METHODS: This prospective cohort study included patients who underwent early septoplasty for PTDNS. Outcome variables were clinical (pain, nasal symmetry, and nasal obstruction) and computational (velocity, pressure, wall shear stress and Reynold's number). The cohort consisted of two groups: patients with history of closed reduction for nasal fractures (CR) and patients without (NCR). The primary outcome measure was response to treatment. Correlation between clinical and computational parameters, and influence of closed reduction on septoplasty outcomes were the secondary and tertiary outcomes, respectively. Descriptive and inferential statistics were performed to analyze data. Level of significance was fixed at 5% (α = 0.05).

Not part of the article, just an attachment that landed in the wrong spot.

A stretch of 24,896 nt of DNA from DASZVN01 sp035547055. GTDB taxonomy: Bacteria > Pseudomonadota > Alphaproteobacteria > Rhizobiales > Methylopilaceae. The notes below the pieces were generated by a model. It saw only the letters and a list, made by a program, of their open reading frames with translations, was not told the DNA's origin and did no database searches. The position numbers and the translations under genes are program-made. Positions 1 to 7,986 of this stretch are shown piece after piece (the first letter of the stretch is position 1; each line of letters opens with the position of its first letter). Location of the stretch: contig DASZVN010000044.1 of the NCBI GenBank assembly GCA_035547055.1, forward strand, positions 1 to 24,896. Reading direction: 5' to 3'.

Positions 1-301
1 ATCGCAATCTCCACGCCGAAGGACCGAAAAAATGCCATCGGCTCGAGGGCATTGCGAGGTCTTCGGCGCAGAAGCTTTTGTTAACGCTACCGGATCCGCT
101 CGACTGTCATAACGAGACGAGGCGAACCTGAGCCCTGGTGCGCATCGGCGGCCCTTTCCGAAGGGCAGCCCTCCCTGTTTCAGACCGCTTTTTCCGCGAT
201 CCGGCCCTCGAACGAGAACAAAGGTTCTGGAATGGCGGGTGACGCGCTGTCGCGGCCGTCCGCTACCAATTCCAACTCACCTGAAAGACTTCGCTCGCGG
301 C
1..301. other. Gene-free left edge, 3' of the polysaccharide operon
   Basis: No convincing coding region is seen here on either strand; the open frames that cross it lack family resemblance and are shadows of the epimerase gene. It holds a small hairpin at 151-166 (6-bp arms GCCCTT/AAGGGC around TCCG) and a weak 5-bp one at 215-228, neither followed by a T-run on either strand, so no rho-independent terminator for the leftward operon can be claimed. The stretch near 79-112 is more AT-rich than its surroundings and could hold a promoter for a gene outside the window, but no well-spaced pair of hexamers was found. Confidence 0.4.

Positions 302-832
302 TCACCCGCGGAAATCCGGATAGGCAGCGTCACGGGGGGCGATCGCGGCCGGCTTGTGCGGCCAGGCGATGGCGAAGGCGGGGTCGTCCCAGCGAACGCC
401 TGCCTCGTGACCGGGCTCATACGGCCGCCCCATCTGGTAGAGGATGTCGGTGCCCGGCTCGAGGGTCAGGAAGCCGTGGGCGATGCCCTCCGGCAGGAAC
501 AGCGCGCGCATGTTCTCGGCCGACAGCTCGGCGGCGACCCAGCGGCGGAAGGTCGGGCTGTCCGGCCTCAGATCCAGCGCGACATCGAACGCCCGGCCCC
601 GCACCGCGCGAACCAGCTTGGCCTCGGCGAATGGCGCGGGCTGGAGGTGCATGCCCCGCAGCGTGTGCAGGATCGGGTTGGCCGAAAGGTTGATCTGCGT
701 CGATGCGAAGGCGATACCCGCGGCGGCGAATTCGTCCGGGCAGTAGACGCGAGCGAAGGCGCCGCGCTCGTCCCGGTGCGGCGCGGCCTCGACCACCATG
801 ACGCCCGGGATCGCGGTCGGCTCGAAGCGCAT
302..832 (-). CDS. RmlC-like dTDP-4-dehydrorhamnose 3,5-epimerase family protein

RESULTS: The sample included 12 patients, of which 5 underwent CFD analysis. Pain score reduced from a pre-operative mean of 7.3 to 0.5 post-operatively (p<0.001). All patients demonstrated reduction of nasal obstruction (p<0.001) and deviation (p<0.001) post-operatively. CFD analysis revealed post-operative reduction of velocity (p = 0.005) and Reynold's number (p = 0.007), with positive correlation between nasal obstruction and CFD parameters. Though patients in the CR group demonstrated reduced nasal deviation and obstruction before septoplasty, as compared to the NCR group, their outcomes were comparable following septoplasty.